Rule #1: Never Do Creative Work For Free

We will not solve problems before we are paid. Our thinking is our highest value product; we will not part with it without appropriate compensation. ~The Win Without Pitching Manifesto by Blair Enns.

This quote comes from a severely underpriced book that will renovate your universe. You will learn how to charge for your thinking, charge more overall, avoid the dreaded pitch, position your brand, build expertise, massacre business negotiations and provide 10X more value than you are now.

Sound useful? If you want to continue being a starving artist, turn away now and keep doing whatever you’re doing.

The book contains twelve powerful proclamations. The eighth proclamation, in particular, struck a sensitive cord that I want to explore: we will not solve problems before we are paid. How many times have you done free work in the name of exposure or potential contracts? How many meetings have you been called in to meet-and-greet, that end up being brainstorming sessions where your ideas are siphoned and used, without consent or compensation? How many unproductive pitches have you devoted your resources to?

For the sake of progress, I will be an open wound and expose my mistakes. Two injuries in particular are ghoulish reminders of clients-past:

1. Client A is a newly minted company that was introducing their product into the Kenyan market. I learned about their business, their altruistic agenda and their goals for the future. I thought our first meeting was a success, but according to the manifesto, it was my first mistake. I kept skirting around the topic of money, hoping for my prospective client to bring it up. He did not. Meeting Two was scheduled, this time at their offices with the co-founder and the rest of the team. I poured all my ideas on the table, going as far as putting together a strategy report. Each time we met, the money issue felt like a festering wound screaming in agony. Three meetings, several consultations and writing services later, they finally brought it up. They offered less than a third of my asking price. We parted ways and all my contributions became pro-bono by default.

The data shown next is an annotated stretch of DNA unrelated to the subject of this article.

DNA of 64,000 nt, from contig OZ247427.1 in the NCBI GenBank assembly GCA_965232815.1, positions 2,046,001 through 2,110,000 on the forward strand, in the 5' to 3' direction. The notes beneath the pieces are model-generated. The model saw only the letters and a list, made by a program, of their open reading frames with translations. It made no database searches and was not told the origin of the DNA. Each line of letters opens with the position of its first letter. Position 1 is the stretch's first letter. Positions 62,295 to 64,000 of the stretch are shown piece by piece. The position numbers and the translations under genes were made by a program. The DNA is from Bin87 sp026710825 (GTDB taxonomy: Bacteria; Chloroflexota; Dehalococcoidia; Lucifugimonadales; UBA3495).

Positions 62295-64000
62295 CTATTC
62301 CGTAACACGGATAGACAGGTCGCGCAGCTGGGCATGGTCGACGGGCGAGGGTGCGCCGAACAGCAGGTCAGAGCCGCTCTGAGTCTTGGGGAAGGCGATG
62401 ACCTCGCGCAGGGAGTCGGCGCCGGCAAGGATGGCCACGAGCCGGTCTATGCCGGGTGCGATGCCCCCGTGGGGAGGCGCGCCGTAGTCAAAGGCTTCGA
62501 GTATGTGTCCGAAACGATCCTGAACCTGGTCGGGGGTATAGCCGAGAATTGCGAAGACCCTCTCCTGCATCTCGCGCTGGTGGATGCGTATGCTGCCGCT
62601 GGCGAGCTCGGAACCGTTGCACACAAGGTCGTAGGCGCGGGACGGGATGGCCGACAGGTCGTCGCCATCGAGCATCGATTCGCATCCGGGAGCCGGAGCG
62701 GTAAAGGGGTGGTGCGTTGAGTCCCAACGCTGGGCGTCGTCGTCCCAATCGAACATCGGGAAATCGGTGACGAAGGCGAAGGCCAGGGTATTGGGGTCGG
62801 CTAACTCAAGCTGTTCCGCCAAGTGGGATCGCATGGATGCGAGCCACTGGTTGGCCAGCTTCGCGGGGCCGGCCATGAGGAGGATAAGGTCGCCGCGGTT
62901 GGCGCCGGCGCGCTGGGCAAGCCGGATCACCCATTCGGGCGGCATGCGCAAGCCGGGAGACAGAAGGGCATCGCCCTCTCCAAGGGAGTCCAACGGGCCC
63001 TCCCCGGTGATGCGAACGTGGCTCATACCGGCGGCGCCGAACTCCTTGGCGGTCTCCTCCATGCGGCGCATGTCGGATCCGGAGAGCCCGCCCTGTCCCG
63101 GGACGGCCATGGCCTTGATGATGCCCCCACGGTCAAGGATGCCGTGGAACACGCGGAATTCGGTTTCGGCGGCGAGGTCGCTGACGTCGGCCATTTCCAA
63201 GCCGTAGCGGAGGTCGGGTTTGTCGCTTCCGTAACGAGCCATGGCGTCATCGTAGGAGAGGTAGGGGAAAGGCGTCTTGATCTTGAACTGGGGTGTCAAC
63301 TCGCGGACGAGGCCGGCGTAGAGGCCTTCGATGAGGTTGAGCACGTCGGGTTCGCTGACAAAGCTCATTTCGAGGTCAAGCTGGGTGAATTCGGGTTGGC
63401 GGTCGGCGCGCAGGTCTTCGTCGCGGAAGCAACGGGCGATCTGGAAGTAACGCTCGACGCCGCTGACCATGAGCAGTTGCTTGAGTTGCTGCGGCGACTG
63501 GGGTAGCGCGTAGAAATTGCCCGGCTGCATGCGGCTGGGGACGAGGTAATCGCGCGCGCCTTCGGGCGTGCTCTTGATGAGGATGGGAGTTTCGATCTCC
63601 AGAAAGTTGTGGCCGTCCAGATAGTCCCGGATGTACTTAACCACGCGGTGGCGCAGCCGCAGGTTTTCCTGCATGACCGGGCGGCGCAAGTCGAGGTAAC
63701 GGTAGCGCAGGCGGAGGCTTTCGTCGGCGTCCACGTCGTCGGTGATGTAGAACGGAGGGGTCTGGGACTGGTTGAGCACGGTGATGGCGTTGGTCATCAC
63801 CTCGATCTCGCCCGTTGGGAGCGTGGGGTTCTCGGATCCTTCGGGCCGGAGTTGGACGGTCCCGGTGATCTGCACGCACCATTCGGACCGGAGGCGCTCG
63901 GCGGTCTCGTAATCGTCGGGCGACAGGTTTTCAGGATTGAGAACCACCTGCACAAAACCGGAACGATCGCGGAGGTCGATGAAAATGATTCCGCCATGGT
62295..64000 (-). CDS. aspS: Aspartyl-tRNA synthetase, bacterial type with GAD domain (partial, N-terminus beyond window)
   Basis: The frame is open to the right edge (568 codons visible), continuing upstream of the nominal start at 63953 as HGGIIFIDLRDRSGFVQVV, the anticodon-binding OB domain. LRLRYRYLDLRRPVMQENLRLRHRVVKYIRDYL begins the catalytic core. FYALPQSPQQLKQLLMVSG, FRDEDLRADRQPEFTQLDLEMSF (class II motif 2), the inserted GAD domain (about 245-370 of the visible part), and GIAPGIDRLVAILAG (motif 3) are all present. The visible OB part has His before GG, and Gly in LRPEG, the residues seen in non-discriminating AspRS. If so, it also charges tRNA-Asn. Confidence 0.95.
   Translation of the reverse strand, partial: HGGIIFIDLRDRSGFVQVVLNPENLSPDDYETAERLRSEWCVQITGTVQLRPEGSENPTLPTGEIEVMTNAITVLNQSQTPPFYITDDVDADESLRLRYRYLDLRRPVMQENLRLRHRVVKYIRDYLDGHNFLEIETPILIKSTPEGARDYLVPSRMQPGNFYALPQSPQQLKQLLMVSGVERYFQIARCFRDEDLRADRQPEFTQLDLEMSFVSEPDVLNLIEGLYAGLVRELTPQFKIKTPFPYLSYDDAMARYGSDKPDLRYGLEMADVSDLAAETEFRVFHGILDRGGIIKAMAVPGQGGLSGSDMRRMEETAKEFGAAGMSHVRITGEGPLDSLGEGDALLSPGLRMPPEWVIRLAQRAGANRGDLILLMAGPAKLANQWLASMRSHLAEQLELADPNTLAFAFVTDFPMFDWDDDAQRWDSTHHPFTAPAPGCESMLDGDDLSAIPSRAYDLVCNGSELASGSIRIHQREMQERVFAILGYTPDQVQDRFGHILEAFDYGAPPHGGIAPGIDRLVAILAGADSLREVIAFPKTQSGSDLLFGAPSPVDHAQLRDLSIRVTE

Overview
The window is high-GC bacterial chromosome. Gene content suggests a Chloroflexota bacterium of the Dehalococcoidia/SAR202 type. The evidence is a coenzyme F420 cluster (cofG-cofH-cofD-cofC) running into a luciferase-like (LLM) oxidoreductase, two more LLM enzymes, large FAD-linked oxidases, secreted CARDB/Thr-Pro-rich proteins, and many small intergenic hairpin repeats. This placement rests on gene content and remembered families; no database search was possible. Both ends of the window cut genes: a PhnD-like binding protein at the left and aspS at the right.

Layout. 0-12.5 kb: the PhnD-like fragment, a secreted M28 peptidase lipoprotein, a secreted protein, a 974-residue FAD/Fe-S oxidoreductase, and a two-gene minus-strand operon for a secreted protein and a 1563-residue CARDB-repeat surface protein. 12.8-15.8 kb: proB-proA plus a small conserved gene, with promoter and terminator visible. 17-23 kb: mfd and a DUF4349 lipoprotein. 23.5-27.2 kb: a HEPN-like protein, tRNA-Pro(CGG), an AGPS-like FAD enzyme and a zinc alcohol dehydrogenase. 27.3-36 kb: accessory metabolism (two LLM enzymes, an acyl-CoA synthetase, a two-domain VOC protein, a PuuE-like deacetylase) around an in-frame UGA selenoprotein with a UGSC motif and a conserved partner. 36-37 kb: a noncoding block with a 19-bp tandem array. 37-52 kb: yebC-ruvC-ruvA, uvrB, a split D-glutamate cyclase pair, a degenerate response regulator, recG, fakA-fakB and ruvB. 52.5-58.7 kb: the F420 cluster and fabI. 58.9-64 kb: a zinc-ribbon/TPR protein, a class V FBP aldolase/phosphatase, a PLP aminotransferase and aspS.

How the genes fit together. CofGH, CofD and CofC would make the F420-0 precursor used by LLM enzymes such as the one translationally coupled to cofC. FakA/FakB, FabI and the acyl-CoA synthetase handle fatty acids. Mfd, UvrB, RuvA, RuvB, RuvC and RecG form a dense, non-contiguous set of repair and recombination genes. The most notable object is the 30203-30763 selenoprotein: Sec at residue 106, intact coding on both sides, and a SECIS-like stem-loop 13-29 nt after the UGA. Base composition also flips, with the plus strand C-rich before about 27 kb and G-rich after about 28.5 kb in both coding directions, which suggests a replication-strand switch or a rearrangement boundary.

Hold on to your machetes. There’s one more.

2. Client B is an OG in the industry, with an impressive product portfolio in every retail market in the country. I joined the creative team for their online campaign project through a referral from a previous client. We had our first meeting and, again, I gave willingly of my ideas and met with them twice for brainstorming (I can literally hear you calling me an idiot). My engagement contract was never signed, delayed for ‘reasons beyond their control’, but I felt falsely secure in the fact that this was a well-established company. They wouldn’t try to finagle me out my compensation, right? Wrong. And the whole team was finagled alongside me.

Trust no one.

Let’s play the game where we poke and prod at the mind-numbingly stupid mistakes I made. Eleanor Roosevelt once said we should learn from others because we can’t live long enough to learn from our own mistakes. So let’s learn:

First, I should have brought up the issue of money as early as possible. Waiting for a client to steer that conversation is not only reckless, it puts you at the mercy of their value judgment. You should know your own value, and as the manifesto says, “never apologize for being a responsible businessperson”.  The one with the least mental baggage about money always wins. That baggage is expensive. Get rid of it.

Second, I should have charged for consultation. If your thinking is your highest value product, as the Eight Proclamation says, you must charge for the strategy that precedes any application. Brainstorming sessions that disguise themselves as meetings must be caught and charged to the full extent of the law. Meet and greets are dandy and all, but draw the line at sharing diagnostic or strategic information during those meetings. You’re there to listen, so ask a lot of meaningful questions. Determine whether you and the client are a good fit. Ask about the budget. If the client is persistent about the freebies, the manifesto offers this useful phrase: “It is our policy to not begin to solve our clients’ problems before we are engaged.”

I’m a slow learner. But I learn. ~Sansa Stark-Lannister-Bolton.

Can you spot any more mistakes?

Remember, there are twelve proclamations. The bar of gold in this one is to value your time, resources and most of all, your thinking. Just make sure you have the expertise to back it up (which you learn how to build in the Seventh Proclamation chapter). There’s a lot of work to be done (and it won’t be free).